In many ways, 2014 saw an explosion of marketing technology.
Organizations took advantage of the amazing things that technology can do to create personalized experiences for the audience. We began to more fully access and begin to understand Big Data, and turn it into action. Smart people with money are on board the marketing technology wave; VentureBeat reports that there was more than $6 billion invested in marketing technology over the last three months.
But, marketing technology is not the big winner in the world of content marketing this year. Human beings are.
The Golden Age of Content
Despite all the focus on marketing automation and technology platforms, marketing is moving toward creating a more human experience for the audience. And yes, it may seem counterintuitive. With all the current focus on algorithms, we’re now getting back to basics – often with the help of those algorithms. This is awesome news (at least for those of us who are human beings).
This shift may very likely mean that we’re on the verge of a golden age of content. You already see it on TV, where cable channels produce astoundingly great programs that never would’ve seen the light of day back when the Big Three networks ruled the world.
Now, talented people have removed the shackles and are being pushed to create breakthrough programming to connect with an increasingly segmented audience. Sound familiar? It should because organizations diving into the content game are at the beginning of the same revolution.
The signs are all around us. From the way success measurement is shifting, to 10-year-old overnight success that is podcasting, to the way Google has reshaped content consumption – the race for the highest quality is on.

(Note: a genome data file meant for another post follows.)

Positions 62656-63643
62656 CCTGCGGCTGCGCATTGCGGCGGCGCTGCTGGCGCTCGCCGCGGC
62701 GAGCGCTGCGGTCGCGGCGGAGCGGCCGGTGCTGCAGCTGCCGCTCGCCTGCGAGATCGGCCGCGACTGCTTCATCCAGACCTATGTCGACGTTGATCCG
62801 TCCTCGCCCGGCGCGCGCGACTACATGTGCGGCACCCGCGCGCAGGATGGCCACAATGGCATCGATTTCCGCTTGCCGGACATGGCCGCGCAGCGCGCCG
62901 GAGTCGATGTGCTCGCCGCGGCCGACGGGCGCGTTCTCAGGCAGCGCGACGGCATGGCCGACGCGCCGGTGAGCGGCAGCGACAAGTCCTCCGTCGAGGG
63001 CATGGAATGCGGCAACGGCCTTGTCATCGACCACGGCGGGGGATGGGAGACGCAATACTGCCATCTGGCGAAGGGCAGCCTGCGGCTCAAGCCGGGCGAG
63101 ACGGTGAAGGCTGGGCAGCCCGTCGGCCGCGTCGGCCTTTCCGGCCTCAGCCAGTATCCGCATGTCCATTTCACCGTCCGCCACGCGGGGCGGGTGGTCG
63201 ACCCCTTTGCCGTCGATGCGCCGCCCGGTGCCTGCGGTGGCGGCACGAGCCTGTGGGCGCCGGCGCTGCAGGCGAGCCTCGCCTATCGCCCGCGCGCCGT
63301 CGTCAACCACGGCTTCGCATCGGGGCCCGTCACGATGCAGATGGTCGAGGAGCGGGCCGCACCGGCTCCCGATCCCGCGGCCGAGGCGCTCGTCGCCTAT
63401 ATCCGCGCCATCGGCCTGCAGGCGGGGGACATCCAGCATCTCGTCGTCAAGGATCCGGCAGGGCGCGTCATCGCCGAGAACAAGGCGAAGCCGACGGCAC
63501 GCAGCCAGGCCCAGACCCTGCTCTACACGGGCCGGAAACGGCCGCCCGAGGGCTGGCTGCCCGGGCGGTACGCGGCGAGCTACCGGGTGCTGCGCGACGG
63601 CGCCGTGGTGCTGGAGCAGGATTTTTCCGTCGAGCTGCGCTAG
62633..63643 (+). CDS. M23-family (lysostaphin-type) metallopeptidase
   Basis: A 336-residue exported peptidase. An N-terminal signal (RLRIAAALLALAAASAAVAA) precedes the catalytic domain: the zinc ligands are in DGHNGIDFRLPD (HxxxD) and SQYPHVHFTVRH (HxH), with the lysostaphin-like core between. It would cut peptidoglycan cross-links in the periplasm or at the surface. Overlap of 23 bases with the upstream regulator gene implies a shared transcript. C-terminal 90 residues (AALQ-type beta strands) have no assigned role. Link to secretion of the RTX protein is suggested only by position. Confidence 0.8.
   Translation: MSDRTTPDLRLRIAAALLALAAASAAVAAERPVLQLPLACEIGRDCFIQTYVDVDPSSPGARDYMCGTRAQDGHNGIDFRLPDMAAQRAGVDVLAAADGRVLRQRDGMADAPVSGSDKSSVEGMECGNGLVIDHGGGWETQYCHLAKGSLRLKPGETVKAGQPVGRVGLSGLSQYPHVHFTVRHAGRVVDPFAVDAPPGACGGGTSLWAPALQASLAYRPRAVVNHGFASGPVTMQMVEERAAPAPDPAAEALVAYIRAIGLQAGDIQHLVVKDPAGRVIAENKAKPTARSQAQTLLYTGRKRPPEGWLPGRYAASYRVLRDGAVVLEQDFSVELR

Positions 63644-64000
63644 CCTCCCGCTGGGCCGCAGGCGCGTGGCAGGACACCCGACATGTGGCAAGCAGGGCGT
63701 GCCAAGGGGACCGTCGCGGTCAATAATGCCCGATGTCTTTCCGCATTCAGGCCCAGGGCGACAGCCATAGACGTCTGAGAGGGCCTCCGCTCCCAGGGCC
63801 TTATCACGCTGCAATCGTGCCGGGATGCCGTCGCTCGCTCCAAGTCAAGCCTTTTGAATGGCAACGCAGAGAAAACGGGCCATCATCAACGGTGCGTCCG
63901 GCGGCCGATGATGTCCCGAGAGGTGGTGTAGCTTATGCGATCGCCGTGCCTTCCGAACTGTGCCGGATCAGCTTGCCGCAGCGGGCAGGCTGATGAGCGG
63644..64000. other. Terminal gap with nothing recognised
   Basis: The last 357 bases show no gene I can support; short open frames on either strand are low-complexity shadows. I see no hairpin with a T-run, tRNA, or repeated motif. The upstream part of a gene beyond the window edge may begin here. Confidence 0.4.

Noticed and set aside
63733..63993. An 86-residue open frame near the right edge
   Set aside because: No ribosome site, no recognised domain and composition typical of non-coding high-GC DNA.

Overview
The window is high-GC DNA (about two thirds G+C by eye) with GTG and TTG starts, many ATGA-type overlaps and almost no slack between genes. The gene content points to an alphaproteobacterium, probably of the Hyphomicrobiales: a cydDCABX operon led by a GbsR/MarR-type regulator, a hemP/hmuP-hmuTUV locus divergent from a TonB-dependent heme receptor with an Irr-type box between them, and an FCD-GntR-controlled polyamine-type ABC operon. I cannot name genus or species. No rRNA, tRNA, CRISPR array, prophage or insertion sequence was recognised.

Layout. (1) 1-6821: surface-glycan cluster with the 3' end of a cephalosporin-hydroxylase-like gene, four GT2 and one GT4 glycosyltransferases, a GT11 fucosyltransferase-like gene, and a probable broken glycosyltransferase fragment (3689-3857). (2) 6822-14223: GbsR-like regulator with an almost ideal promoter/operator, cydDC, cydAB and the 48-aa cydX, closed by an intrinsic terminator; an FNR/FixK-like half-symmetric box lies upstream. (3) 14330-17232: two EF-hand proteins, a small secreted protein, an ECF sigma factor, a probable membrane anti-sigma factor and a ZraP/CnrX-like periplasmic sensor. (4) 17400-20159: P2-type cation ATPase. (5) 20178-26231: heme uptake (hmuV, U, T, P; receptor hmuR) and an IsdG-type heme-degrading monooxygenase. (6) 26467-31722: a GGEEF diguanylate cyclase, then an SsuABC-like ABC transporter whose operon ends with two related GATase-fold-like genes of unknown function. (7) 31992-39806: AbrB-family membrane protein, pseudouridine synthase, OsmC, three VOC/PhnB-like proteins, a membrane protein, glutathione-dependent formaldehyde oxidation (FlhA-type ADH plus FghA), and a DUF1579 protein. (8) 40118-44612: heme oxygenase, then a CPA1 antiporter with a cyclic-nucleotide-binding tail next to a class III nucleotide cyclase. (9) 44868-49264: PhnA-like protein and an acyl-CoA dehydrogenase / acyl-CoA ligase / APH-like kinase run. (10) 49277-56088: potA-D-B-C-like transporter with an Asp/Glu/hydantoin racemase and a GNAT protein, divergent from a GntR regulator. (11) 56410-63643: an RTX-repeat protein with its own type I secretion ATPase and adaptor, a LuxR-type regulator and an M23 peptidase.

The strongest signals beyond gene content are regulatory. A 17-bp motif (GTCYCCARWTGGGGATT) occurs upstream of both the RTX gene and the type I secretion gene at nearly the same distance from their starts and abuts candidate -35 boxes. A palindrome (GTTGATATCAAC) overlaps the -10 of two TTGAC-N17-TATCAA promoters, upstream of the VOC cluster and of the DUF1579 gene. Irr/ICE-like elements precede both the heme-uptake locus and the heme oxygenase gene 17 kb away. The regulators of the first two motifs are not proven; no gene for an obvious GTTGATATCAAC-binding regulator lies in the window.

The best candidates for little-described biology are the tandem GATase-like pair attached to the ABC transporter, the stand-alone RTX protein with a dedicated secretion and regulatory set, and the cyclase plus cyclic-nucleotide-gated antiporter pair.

For the audience, this is great. For marketers, it’s a great opportunity.
Let’s Face It: Page Views Are A Lame Metric
We’ve always focused on maximizing page views to determine whether or not a blog post or a website is a success. We did this knowing that a reader may have clicked on something by mistake, and opening a web page does not equal reading a web page. It’s a shallow statistic.
But in 2014, publishers began to focus on the time spent reading statistic. I believe it was Contently that led the charge – at least that’s the first time I heard anyone arguing for it. It’s what Medium focuses on, and it’s how The Financial Times and The Economist now sell advertising. And it’s logical – the more time you spend reading an article, the more engaged you are with the content.
No, this measurement still isn’t perfect, but it’s a big step in the right direction – the human direction. Time is our most precious commodity, and if we give it, it means we’re engaged.
The Podcasting Renaissance & Audience Intimacy
Once upon a time, when radio was not filled with screaming talk show hosts, it was considered the most intimate medium. Because it was the radio host’s job to paint a picture, he or she (almost always he back then) was tasked with firing the listener’s imagination.
Radio was a great venue for telling stories. However, it really isn’t any more. Virtually no one on radio lets a story unspool; there’s a business-driven compulsion to fill every minute of every 24 hour day with high energy. It’s just less human.
Enter the podcast.
Podcasting surged toward the mainstream in 2014, symbolized by introduction and rapid rise of the cliffhanger series Serial, which has drawn near universal raves from anyone who listens to it.
The huge advantage of podcasts is that they’re on demand content, and podcasters therefore don’t have a need to fill up an entire broadcast day. Instead of 24/7 broadcasting, a couple hours a week can be more than enough. Less filler means more quality.
And high quality, un-rushed, mostly uninterrupted storytelling is intimate – when done well, it feels like a one-on-one conversation. Additionally, the fact that we often listen to podcasts on earbuds that are literally inside of our heads makes it all the more intimate.